Hereward Kaye’s Rok Skool returns to Haywards Heath for inspiring music lessons

Rok Skool has returned to Haywards Heath after months of Covid restrictions and owner Hereward Kaye is keen to spread the word.

The music tuition centre, which quickly became part of the community when it opened in 2006, is based at Bridge Road industrial estate.

It teaches guitar, bass, piano, drums, singing and songwriting, and it runs bands with a recording studio for people who want to make EPs and albums.

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Hereward, 68, lives in Lindfield with his wife Pat, a vocal coach, and came up with the idea after seeing the film School of Rock.

Hereward Kaye at Rok Skool in Haywards Heath. Picture: Steve Robards, SR2109062.

“I loved it and I thought I could do it for real,” said Hereward, adding that he now runs the family business with his son Leon.

Hereward, who has had a successful career in pop and musical theatre, said his life was heavily influenced by seeing The Beatles play live when he was a child in 1963.

“I totally remember the excitement of that night,” said Hereward, who wants Rok Skool to give modern kids that same buzz.

“It’s that feeling of your first electric guitar or your first drum kit and the whole excitement of music,” he said.

Hereward Kaye at Rok Skool in Haywards Heath. Picture: Steve Robards, SR2109062.

Aspiring musicians can sign up whenever they like and can request to be put in a band or simply get individual tuition.

Students also get to play in the community and are putting on a show at Lindfield common during the village day on September 11.

The school is not just for children, said Hereward, adding that it caters for musicians aged seven to 70.

“We have three adult bands, people in their 40s and 50s who basically had that guitar that’s been gathering dust in the attic,” he said.

Hereward Kaye at Rok Skool in Haywards Heath. Picture: Steve Robards, SR2109062.

Rok Skool teaches everyone from ‘absolute beginners’ too, having a ‘loose partnership’ with BIMM Brighton where they find enthusiastic graduates who want to become teachers.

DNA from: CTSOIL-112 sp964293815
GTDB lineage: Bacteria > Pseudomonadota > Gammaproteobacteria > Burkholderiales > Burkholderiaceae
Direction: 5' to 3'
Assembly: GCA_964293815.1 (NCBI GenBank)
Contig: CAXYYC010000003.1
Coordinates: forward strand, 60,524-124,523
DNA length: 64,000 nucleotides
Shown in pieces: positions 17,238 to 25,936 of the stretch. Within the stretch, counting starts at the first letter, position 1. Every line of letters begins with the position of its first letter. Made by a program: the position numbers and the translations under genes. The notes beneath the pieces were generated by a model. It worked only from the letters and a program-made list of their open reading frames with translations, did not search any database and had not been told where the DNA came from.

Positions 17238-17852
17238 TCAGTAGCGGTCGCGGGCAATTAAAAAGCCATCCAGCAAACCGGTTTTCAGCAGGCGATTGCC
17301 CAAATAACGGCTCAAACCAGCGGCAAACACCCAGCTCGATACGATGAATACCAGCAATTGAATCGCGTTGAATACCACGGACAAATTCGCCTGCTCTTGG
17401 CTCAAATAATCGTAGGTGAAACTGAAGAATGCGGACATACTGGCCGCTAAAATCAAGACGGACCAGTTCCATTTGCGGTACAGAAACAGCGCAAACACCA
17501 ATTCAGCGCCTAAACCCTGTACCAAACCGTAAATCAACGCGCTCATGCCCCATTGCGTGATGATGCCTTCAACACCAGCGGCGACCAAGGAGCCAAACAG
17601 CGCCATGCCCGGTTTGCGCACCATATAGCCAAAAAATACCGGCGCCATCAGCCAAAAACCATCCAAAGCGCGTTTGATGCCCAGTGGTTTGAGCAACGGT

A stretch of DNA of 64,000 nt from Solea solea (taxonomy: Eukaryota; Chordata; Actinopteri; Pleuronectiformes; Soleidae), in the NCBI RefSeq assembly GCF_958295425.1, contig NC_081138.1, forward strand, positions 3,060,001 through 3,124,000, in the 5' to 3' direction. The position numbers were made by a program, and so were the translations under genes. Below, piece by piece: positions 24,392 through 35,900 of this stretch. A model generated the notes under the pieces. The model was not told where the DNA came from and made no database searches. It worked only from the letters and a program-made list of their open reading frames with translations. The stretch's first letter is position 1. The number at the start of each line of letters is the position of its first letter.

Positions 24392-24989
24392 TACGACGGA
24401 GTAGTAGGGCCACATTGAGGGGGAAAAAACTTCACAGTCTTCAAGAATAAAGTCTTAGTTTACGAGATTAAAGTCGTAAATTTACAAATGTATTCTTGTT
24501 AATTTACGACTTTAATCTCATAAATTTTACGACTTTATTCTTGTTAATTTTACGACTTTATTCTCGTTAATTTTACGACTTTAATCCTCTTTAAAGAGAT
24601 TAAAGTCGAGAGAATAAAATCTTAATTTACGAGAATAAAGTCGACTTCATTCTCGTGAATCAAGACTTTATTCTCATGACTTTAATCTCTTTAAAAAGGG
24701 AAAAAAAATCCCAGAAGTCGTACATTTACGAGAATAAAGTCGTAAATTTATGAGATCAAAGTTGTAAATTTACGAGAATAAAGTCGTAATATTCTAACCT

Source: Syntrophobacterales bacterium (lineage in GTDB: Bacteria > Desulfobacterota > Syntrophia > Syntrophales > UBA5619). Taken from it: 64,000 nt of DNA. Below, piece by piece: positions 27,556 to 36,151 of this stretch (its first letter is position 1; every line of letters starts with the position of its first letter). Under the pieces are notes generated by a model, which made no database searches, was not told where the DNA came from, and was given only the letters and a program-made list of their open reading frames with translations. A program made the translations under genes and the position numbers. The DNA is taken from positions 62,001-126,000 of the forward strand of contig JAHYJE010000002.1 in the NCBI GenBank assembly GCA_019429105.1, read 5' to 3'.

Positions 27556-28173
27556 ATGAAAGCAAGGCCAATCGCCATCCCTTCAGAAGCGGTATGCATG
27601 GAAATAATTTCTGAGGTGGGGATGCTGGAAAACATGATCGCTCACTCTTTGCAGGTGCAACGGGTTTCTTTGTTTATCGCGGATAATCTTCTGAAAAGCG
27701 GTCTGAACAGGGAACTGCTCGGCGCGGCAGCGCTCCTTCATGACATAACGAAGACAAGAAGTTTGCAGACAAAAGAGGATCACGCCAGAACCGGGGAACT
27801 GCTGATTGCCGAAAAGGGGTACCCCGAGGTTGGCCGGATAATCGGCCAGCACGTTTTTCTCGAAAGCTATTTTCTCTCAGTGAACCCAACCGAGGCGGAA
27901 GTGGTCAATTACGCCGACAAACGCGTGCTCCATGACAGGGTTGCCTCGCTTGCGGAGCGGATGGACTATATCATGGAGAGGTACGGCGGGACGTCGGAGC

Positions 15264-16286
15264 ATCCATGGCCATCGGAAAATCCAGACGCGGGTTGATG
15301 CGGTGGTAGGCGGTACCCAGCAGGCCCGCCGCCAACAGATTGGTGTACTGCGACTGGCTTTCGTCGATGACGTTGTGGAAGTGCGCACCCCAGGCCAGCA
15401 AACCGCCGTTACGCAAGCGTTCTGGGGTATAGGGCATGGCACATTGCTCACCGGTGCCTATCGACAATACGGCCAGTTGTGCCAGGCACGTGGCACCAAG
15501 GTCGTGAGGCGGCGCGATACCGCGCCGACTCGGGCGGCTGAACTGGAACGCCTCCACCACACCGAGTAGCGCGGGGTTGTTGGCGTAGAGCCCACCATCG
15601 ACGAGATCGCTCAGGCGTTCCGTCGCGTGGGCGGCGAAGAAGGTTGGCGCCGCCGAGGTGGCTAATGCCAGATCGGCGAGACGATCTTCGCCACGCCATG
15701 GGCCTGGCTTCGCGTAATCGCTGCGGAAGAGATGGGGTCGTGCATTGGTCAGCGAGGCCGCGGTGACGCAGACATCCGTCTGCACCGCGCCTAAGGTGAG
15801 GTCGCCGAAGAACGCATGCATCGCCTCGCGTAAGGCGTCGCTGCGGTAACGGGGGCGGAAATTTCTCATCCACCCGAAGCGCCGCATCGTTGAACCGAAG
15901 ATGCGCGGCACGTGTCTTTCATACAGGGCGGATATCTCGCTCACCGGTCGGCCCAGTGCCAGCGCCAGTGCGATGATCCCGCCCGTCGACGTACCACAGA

Hereward said the school encourages a passion for music with its unique approach.

“We teach people how to play by ear, rather than boring formal musical notation,” he said.

“We do teach that as well,” he added. “But we like to teach people how to find their own way through a tune.”

‘Musical mentors’ run the bands, he said, focusing on each instrument to help individuals and the band as a whole sound better.

Hereward said some amazing singers have attended the school previously, pointing to former student Gracey, who has just performed at Reading and Leeds Festival as well as Latitude.

“I think she’s going to be huge,” said Hereward, adding that she attended Rok Skool for singing and songwriting from age nine to 14.

Sadly, Hereward said that the recent Covid pandemic has caused ‘every sort of problem’ for Rok Skool.

It was forced to close for months, he said, which took away an important part of the Mid Sussex community.

“It was very difficult for us so it’s incredible to be getting going again,” he said, adding that returning students can trust the space at the school.

“It’s completely socially distanced and responsible and we’ve followed all the government guidelines,” he said.

Hereward is ambitious about Rok Skool’s future and said he wants to serve his talented local community.

The school even offers a choir and vocal pop groups if people do not want to play an instrument.

And Hereward knows a thing or two about singing, having been in The Flying Pickets – who had a 1983 Christmas number one with ‘Only You’ – where he performed 100 shows a year for 13 years.

He was also Rick Wakeman’s lead vocalist and sang on the album Cost of Living.

Hereward said that one of his best experiences was co-writing the musical Moby Dick, which was picked up by star producer Cameron Mackintosh in the early ’90s.

It was first put on in Oxford and then brought to the West End.

“To be there as the composer of a Cameron Mackintosh musical on the first night in the West End back in 1992 was the most incredible experience for me,” said Hereward.

His other theatre credits include Goodbye America, Cramp and Primeslot Frontcloth.

“It’s that kind of real experience that I wanted to bring to Rok Skool,” he said, adding that his career has also given him plenty of ‘silly stories’ to tell.

Hereward was born in Middlesbrough in 1953 and got into playing music at the same time as his pal Chris Rea.

He also made friends with David Coverdale who went on to be in Whitesnake.

“When I worked with these guys Dave worked in a clothes shop in Redcar and Chris Rea was the burger chef at a club run by our manager,” he said.

Hereward added that all of his tales have been collected into a memoir, which is ‘a huge string of anecdotes’.

One, for example, is about Hereward meeting Elvis Costello in Liverpool while he was in a show called Are You Lonesome Tonight?

“I didn’t realise it was Elvis Costello,” he said. “It was about halfway through our conversation when I thought ‘oh my God’.”

Other stories include Hereward being on the receiving end of Rick Wakeman’s practical jokes, a man he describes as ‘quite the character’.

Hereward has also written a couple of tuition books, one for guitar and one for piano, which serve as Rok Skool’s own in-house training manuals.

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